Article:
According to an article in the Kitsap Sun, the Puget Sound Partnership is preparing several requests for the coming legislative session. One of them is a shoreline moratorium that would halt construction of bulkheads and docks in “sensitive areas” until new rules are approved.
Because of the importance of “feeder bluffs,” which create gravel beaches, as well as spawning areas for small forage fish, one proposal would halt shoreline construction in the vicinity of these areas. Degradation could be reduced until new rules and incentives are in place.
State Rep. Christine Rolfes, D-Bainbridge Island, cited her city’s legal defeat over a shoreline moratorium and recommended against such temporary measures. What may be needed instead, she said, is better enforcement of existing rules through permits issued by the Washington Department of Fish and Wildlife.
Josh Baldi of the Washington Department of Ecology said his agency has not yet decided whether to support the idea. Existing shoreline rules require “no net loss” of ecological function, he said. If that’s not happening now, is a moratorium the solution?
Kathy Fletcher of People for Puget Sound also questioned the approach. “If bulkhead armoring and overwater structures shouldn’t be built, then a moratorium adds a period of (unnecessary) agony and contentiousness,” she said.
But David Trout of the Nisqually Tribe argued that something needs to be done now, because docks and piers are being built at a rapid pace to get ahead of new shoreline regulations being formulated by local governments.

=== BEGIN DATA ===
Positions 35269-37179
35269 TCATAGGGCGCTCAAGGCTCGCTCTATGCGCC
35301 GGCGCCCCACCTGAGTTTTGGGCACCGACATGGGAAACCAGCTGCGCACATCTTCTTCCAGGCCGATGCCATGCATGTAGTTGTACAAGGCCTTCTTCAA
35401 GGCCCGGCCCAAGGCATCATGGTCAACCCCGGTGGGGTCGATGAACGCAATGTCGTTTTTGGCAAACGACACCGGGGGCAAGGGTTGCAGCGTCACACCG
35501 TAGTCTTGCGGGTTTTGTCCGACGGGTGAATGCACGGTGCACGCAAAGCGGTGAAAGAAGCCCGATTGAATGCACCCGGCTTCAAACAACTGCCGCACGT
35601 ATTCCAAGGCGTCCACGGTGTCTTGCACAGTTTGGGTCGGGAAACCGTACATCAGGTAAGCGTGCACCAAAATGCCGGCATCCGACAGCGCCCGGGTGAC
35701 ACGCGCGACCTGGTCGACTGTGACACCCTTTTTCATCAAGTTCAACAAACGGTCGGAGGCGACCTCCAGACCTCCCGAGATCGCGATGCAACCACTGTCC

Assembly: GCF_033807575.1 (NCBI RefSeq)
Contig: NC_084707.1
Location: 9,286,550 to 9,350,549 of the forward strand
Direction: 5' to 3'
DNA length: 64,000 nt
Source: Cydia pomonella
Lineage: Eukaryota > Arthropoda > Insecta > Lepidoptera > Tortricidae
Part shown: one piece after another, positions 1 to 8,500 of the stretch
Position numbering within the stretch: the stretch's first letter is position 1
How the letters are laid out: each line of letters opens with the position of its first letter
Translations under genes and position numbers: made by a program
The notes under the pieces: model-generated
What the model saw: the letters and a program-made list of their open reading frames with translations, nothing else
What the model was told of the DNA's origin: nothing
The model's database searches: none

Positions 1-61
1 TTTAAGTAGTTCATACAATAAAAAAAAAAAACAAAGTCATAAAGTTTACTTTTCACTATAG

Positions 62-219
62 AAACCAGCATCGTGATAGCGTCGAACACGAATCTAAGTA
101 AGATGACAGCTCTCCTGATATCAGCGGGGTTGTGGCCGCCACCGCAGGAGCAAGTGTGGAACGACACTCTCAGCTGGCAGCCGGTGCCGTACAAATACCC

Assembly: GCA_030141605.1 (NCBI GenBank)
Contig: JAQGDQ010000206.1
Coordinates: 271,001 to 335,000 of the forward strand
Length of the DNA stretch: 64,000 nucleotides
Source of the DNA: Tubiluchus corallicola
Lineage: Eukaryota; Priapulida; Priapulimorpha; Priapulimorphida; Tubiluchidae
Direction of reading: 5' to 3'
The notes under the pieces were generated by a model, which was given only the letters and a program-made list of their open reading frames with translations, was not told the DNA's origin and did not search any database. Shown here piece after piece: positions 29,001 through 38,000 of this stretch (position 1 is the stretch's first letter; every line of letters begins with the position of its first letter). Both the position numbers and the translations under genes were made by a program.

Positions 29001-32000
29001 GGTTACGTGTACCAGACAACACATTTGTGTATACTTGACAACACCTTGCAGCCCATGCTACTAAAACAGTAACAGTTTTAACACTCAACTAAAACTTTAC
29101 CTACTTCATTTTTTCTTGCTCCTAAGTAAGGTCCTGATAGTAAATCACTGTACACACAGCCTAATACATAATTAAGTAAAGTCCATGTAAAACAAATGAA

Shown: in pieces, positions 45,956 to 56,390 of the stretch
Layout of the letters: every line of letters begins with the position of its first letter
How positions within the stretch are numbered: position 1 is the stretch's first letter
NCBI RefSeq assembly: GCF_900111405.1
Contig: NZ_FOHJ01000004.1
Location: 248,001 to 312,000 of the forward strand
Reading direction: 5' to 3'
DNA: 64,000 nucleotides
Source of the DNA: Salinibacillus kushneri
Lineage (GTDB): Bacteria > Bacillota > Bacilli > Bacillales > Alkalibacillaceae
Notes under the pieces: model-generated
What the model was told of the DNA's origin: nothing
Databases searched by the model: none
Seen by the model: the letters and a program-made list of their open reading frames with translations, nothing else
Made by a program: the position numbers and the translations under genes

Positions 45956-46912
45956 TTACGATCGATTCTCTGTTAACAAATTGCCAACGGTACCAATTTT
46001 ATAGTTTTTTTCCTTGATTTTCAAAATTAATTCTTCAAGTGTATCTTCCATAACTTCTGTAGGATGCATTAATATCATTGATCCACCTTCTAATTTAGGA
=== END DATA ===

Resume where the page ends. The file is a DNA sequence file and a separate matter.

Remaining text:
One problem that the Partnership will have to overcome it a recent analysis of data used by Kitsap County and the City of Bainbridge Island to justify stricter regulation of bulkheads and docks. The analysis by island resident Dr. Don Flora shows that harm from nearshore development is almost zero.
If the Partnership and others concerned about the health of Puget Sound were truly interested in solutions, one wonders why they don’t consider something more practical. They say that “feeder bluffs” create gravel beaches and spawning areas for small forage fish, and that that justifies banning bulkheads and docks.
Why not take some of the Partnership’s $500 million budget and fund mitigation programs to add sand and gravel to beaches? This would eliminate the need for erosion of personal property and serve the perceived needs of the fishes.
If there is truly a public interest in their cause, don’t the state and federal constitutions say the public should pay?